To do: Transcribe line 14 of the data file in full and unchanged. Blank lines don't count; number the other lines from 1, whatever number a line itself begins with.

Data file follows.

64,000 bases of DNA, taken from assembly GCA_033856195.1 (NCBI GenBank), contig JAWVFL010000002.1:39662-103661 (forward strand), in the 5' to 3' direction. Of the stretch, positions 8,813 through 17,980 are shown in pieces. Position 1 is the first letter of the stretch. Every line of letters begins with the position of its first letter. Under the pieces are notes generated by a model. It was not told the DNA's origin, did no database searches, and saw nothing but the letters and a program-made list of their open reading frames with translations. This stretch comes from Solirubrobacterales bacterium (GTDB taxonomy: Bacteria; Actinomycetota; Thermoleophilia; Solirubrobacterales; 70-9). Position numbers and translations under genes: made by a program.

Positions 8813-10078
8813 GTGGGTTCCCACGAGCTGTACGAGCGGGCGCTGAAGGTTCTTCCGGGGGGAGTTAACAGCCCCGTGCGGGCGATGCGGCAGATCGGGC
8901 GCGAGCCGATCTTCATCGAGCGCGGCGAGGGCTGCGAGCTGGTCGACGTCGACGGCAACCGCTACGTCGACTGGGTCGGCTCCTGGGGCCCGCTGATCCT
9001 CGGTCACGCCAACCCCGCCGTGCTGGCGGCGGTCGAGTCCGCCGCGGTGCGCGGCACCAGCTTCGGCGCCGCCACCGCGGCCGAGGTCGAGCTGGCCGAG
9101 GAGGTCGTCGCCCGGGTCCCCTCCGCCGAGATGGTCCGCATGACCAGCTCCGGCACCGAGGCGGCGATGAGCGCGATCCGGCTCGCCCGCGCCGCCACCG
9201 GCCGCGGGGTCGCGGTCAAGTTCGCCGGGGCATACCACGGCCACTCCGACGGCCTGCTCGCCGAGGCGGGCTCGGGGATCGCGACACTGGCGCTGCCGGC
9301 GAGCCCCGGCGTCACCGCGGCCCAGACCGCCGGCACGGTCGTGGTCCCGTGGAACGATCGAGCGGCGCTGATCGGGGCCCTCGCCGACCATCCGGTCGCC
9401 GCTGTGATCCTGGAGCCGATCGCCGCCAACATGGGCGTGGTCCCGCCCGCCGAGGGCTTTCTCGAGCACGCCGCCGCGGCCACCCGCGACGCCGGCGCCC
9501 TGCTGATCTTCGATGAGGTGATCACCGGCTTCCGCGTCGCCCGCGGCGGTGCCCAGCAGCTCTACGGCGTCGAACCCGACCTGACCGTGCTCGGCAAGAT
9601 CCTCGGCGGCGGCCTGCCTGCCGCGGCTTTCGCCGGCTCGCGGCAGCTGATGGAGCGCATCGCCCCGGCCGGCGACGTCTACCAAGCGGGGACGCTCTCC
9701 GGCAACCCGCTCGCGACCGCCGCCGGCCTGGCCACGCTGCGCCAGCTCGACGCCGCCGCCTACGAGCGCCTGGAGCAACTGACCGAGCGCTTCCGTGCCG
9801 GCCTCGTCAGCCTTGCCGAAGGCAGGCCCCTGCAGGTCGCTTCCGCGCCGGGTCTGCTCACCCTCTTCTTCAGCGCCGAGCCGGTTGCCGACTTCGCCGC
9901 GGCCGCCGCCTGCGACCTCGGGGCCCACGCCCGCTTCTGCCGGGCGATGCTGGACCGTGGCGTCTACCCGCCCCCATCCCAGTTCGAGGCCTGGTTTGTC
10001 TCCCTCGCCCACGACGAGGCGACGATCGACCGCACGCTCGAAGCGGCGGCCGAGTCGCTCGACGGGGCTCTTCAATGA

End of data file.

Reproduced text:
9901 GGCCGCCGCCTGCGACCTCGGGGCCCACGCCCGCTTCTGCCGGGCGATGCTGGACCGTGGCGTCTACCCGCCCCCATCCCAGTTCGAGGCCTGGTTTGTC